The Harvest Moon shines over the parking lot as I am walking into the grocery store, I stop in front of a display in the middle of the store and snarl at the fun-size candy bars, growl at the glow sticks and watch as bags of candy corn slowly empty onto the floor after I’ve slashed them open with the sharp edge of my bad attitude. When it comes to Halloween, I am more of a werewolf than a princess.
I moan about trick-or-treating and class parties. I gnash my teeth over baking dirt cupcakes with gummy worms shoved in the frosting. I howl over why we can’t just make costumes with the stuff we already own instead of buying new ones every year. And I think unchristian thoughts while making veggie skeletons with cauliflower brains, which I only make because I’m trying to bargain with the wellness committee so they back off the Gatorade machine. But part of being a parent is putting on a princess costume and being cheerful about cauliflower brains and other stuff you don’t like, so I try to be cheerful about Halloween.
Last year, because my life is full of exclamation points, my son threw up after the morning prayer at school. He then spent the day on the couch, just as sick as you would have to be if you were seven-years-old and it was Halloween and you had the office call your mom to take you home from school. When he begged to go trick-or-treating later in the day, I said, “Yeah, okay, I guess so, just don’t barf on me,” not because I was going for “Mom of the year” but because he was so upset about missing Halloween that I felt sorry for him.
We limped through a couple blocks, and then it turned out that he was well enough to chastise the lady at 923.
“I don’t like raisins. Where is the candy? Why would you give out raisins? Who does that, give out raisins?”
I was apologizing for the lack of manners in both of my little monsters, the princess and the werewolf when my son started to feel nauseous and we quickly left so he wouldn’t barf on the raisin lady or her lawn.
With my son in bed upstairs feeling sorry for himself, my four-year-old and I passed out fun-size candy bars (which make no sense to me at all because full-size candy bars are a lot more fun). After the sun had set, the streets shading silent, and trick-or-treating hours almost done, I went inside to check on my sick kid. As I walked in his room I yelled down to my older daughter to, “Get that candy off the porch, before someone steals it!”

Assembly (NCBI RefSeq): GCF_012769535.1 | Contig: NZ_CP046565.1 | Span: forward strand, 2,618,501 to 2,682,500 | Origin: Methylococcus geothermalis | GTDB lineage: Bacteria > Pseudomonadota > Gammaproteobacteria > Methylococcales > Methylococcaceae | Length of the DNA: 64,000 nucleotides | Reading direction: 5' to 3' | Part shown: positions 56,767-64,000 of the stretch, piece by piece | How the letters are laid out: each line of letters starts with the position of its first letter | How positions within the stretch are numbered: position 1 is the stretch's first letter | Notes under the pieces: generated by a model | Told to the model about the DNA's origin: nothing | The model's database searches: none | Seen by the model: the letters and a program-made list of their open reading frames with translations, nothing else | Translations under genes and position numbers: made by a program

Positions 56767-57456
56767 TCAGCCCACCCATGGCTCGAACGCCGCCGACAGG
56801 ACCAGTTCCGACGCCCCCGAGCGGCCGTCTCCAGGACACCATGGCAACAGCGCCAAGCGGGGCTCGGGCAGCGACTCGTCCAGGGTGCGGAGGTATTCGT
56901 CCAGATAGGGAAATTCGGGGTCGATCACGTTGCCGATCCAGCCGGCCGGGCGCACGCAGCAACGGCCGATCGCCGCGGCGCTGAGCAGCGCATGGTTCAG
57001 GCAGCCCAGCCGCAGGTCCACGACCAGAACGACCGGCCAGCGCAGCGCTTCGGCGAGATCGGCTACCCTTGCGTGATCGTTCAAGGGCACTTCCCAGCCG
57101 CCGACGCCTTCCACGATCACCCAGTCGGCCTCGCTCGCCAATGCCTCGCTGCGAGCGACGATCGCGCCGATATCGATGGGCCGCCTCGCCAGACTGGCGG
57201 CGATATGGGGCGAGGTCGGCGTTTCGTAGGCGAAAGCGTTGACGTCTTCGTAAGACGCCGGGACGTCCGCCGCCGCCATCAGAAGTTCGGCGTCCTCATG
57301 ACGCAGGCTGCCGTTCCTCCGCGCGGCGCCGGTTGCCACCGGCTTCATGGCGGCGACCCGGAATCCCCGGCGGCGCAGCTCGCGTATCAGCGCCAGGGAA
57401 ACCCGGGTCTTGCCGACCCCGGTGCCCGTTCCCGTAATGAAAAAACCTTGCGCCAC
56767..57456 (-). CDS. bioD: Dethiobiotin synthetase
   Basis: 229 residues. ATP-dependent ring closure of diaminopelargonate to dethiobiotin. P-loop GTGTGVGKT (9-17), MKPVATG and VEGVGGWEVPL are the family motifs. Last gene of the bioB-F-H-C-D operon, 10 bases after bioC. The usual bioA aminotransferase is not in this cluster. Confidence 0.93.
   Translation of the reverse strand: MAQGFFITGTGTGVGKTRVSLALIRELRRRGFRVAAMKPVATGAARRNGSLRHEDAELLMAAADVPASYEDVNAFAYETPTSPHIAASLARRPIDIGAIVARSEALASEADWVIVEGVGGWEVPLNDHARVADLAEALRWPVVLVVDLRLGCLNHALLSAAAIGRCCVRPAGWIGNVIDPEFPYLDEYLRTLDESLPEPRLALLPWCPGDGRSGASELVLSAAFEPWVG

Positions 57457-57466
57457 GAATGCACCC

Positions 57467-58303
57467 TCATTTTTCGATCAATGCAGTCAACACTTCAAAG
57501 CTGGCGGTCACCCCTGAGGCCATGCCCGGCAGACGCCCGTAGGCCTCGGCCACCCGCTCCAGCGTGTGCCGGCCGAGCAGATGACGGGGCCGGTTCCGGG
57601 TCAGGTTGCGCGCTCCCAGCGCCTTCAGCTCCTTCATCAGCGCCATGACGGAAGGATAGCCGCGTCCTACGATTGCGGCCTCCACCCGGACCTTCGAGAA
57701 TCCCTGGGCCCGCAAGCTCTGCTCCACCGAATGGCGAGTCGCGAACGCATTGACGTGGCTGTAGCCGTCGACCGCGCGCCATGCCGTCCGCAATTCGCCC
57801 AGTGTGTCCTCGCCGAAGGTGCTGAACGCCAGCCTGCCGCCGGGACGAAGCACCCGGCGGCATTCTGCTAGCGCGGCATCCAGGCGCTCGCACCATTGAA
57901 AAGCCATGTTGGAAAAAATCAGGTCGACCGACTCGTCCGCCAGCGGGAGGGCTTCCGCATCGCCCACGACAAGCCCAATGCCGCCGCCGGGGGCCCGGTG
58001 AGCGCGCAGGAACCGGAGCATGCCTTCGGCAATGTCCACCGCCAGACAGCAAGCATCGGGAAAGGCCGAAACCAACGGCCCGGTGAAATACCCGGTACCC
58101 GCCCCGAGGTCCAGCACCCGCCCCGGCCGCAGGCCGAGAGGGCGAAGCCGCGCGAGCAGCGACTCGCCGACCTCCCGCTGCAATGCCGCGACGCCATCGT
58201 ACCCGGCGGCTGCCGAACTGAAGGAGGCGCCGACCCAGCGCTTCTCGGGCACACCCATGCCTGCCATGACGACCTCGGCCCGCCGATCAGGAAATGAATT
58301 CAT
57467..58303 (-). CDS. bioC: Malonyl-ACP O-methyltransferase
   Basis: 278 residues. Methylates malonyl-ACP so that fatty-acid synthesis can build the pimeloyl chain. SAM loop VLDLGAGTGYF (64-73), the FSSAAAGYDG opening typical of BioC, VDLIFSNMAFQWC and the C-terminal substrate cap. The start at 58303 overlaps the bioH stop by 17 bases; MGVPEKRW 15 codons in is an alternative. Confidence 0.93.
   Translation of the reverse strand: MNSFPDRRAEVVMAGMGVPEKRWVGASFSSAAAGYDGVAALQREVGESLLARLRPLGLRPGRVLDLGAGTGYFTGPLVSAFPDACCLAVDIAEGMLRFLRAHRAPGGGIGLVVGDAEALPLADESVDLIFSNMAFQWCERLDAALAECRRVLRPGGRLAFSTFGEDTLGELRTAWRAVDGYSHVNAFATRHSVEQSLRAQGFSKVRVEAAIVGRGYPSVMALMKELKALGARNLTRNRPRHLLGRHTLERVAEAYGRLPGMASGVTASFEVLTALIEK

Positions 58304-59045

“Mom, they already did!”
My son whimpered, “This is the worst Halloween ever, I get sick and someone steals our candy.”
At this point I had reached my limit about being cheerful about something I don’t like. I’ve got my cheerful mom limits, and the coach was turning back into a pumpkin and the moon was full.
I decided that next year I’m gonna catch that candy-stealing kid. I’ll give every player on the high school football team who tackles him a hundred bucks and I’ll let them wait for him by hiding out on my front porch. Once the kid reads the sign that says, “Only take one, please” and then dumps the entire bowl in his pillowcase, the football team will go after him, tackle him and then I’ll stuff fun-size candy bars and cauliflower brains down his throat until he pukes.
He’ll apologize about a thousand times and he will never steal candy again. His mother will back me up and yell at him too and thank me for tackling her candy-stealing kid and everyone in my neighborhood will cheer and give me high-fives and talk about how that kid had it coming and the kid will thank me for the discipline and the football team will thank me for the money and everybody will be happy on Halloween.
But that will never happen. I’ll still bake the cupcakes, buy the fun-size candy bars and make the veggie skeleton. And I’ll try to be cheerful about it. At the end of the night when the trick-or-treating hours are almost done, I’ll put a bowl of raisins on the front porch with a sign “Only take one, please.” And I’m not going to care if some kid steals the entire bowl.
Maraya Steadman, who lives in a Chicago suburb, is a stay-at-home mother of three children. Her website is marayasteadman.com/. Email her at firstname.lastname@example.org.